Tag Archives: Feminism
Salander was not like any normal person. She had a rudimentary knowledge of the law—it was a subject she had never had occasion to explore—and her faith in the police was generally exiguous. For her the police were a hostile force who over the years had put her under arrest or humiliated her. The last dealing she had had with the police was in May of the previous year when she was walking past Götgatan on her way to Milton Security. She suddenly found herself facing a visor-clad riot police officer. Without the slightest provocation on her part, he had struck her on the shoulders with his baton. Her spontaneous reaction was to launch a fierce counterattack, using a Coca-Cola bottle that she had in her hand. The officer turned on his heel and ran off before she could injure him. Only later did she find out that “Reclaim the Streets” was holding a demonstration farther down the road.
Visiting the offices of those visor-clad brutes to file a report against Nils Bjurman for sexual assault did not even cross her mind. And besides—what was she supposed to report? Bjurman had touched her breasts. Any officer would take one look at her and conclude that with her miniature boobs, that was highly unlikely. And if it had actually happened, she should be proud that someone had even bothered. And the part about sucking his dick—it was, as he had warned her, her word against his, and generally in her experience the words of other people weighed more heavily than hers. The police were not an option.
She left Bjurman’s office and went home, took a shower, ate two sandwiches with cheese and pickles, and then sat on the worn-out sofa in the living room to think.
An ordinary person might have felt that her lack of reaction had shifted the blame to her—it might have been another sign that she was so abnormal that even rape could evoke no adequate emotional response.
Her circle of acquaintances was not large, nor did it contain any members of the sheltered middle class from the suburbs. By the time she was eighteen, Salander did not know a single girl who at some point had not been forced to perform some sort of sexual act against her will. Most of these assaults involved slightly older boyfriends who, using a certain amount of force, made sure that they had their way. As far as Salander knew, these incidents had led to crying and angry outbursts, but never to a police report.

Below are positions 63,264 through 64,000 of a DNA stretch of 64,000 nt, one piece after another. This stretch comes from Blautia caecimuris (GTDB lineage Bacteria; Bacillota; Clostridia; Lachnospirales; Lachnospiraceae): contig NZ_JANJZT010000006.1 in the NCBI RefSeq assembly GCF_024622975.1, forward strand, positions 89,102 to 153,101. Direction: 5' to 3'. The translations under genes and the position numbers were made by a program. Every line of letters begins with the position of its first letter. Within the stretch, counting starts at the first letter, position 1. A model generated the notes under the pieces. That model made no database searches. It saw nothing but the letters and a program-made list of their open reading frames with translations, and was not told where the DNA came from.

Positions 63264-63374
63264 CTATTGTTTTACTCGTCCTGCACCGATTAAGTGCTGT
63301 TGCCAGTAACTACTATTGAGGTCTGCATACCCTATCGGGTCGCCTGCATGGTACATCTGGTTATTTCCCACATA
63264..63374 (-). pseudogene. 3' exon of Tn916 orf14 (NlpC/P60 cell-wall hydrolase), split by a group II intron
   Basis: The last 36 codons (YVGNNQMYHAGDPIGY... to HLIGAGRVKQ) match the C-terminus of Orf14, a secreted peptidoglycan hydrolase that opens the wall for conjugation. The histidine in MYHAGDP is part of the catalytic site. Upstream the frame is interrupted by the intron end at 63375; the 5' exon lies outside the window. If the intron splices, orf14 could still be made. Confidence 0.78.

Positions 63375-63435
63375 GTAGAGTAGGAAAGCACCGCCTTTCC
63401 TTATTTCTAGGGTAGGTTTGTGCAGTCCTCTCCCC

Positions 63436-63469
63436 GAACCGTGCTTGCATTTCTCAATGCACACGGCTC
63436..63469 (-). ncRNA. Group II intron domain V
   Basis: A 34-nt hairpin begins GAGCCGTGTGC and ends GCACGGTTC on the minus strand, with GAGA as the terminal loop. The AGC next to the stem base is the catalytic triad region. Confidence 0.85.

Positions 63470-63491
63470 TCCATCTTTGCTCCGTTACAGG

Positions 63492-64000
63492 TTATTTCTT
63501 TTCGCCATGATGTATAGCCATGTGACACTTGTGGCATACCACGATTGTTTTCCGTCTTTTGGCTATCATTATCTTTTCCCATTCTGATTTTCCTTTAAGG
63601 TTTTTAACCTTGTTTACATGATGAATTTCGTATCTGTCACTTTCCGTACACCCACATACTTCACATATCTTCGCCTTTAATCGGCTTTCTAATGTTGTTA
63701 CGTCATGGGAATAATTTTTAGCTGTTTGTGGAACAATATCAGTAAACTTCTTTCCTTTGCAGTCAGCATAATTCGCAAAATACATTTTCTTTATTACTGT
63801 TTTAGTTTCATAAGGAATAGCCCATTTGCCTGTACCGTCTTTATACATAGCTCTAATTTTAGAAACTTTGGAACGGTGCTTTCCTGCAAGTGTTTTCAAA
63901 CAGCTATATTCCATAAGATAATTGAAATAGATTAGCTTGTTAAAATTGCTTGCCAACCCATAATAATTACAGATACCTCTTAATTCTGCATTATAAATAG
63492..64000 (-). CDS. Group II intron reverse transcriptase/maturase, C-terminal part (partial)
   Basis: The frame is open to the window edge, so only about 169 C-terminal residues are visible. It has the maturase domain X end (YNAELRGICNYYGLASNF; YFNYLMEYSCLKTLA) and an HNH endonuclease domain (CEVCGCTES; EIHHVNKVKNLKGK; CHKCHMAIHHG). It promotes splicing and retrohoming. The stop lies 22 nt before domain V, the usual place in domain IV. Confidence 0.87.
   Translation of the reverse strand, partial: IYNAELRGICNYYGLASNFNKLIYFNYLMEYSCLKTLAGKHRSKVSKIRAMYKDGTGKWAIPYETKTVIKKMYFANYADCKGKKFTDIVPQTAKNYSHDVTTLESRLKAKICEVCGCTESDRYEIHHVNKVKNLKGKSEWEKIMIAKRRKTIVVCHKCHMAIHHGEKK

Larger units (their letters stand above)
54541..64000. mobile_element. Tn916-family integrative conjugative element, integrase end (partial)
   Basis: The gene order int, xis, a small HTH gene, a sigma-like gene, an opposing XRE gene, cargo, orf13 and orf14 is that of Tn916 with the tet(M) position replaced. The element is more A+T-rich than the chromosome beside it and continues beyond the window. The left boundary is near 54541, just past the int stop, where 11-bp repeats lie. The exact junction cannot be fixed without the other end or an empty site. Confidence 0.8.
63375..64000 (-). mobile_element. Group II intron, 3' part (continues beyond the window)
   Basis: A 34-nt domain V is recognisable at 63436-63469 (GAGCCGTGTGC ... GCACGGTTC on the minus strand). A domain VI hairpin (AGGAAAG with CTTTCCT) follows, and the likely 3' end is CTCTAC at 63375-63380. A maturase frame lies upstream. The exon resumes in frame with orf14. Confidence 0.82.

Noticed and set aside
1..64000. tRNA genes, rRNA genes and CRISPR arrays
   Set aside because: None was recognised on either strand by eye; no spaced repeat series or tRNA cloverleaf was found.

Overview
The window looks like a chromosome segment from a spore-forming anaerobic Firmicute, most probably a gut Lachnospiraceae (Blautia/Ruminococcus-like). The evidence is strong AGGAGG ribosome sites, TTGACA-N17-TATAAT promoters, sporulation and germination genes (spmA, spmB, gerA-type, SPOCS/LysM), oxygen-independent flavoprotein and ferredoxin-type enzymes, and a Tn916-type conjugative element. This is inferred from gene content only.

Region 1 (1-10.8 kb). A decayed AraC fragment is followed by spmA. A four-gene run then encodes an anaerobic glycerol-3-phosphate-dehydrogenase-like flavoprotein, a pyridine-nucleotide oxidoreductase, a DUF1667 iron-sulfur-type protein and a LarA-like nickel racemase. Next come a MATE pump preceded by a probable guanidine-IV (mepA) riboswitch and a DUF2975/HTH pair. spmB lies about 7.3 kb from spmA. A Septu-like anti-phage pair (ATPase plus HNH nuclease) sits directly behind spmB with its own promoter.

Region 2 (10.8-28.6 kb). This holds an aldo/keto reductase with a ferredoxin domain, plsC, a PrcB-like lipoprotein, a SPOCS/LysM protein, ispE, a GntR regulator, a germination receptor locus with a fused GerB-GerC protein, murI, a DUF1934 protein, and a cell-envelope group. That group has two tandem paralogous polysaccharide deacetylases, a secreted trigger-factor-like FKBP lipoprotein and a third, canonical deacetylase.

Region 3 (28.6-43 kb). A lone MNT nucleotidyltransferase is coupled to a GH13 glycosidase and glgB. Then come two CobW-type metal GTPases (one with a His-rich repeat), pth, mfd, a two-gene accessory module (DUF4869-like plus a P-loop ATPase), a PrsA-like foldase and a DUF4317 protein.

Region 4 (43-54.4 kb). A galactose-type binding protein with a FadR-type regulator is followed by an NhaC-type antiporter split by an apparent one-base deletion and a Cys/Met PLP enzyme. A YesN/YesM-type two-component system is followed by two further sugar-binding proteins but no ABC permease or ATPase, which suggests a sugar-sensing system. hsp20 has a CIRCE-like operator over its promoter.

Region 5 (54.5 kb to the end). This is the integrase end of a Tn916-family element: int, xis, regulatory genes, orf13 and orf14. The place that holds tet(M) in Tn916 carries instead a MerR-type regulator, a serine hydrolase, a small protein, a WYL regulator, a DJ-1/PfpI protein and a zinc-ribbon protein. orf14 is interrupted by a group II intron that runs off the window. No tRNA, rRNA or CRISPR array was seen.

In her world, this was the natural order of things. As a girl she was legal prey, especially if she was dressed in a worn black leather jacket and had pierced eyebrows, tattoos, and zero social status.
There was no point whimpering about it.
On the other hand, there was no question of Advokat Bjurman going unpunished. Salander never forgot an injustice, and by nature she was anything but forgiving.
– From The Girl With The Dragon Tattoo, by Stieg Larsson
I was in a bookstore, flipping through a copy of The Girl With The Dragon Tattoo when I first came upon this passage.
I’d heard about Dragon Tattoo’s notorious rape scenes (and equally notorious rape-revenge scene), but I’d decided to brave it anyway. I’ve since picked up a copy, and added it to my stack of books I need to read – I’ll get to it one of these days – but that one passage struck so much of a chord in me that I need to talk about it now instead of later.
On January 18, Rock of Ages will take its final bows as a Broadway show. In honor of the occasion, I’ve decided to finally write this essay, which has been sitting on my back burner pretty much since this blog was created.
Before we get started, I’d like to make one thing clear: this essay is not about the 2012 film. I’ve never seen the film.
You see, I have a deep and abiding love for the Rock of Ages stage musical. I first saw it during a very difficult time in my life, when my marriage to College Sweetheart (referred to in that link as The Girl From Washington Heights) was unraveling and professionally, I was swinging back and forth between temp work and unemployment. Rock of Ages’ colorful, escapist fun and its City of Dreams message helped me through, silly as that may sound. I listened to that soundtrack over and over that winter, and other times I was low.
So when the film first came out, I checked its Wikipedia article (I have a weakness for spoilers, so sue me), and learned that the filmmakers had replaced the urban developer from the musical with Catherine Zeta-Jones’s character, a self-righteous champion of censorship who was defeated through the power of slut-shaming.
I was. Not. Happy.
While I understand that a story may require changes as it transitions from one medium to another (very few people were saddened by Tom Bombadil’s absence from the Lord of the Rings movies), I was…mildly put off by a character and a plotline who seemed to be added because the original wasn’t misogynist enough.
In other words, I have vowed never to see the movie, and I curse the names of everyone involved for ruining something that should have immortalized the show I loved and brought it to a much-deserved wider audience.
Anyway. With that out of the way, to business: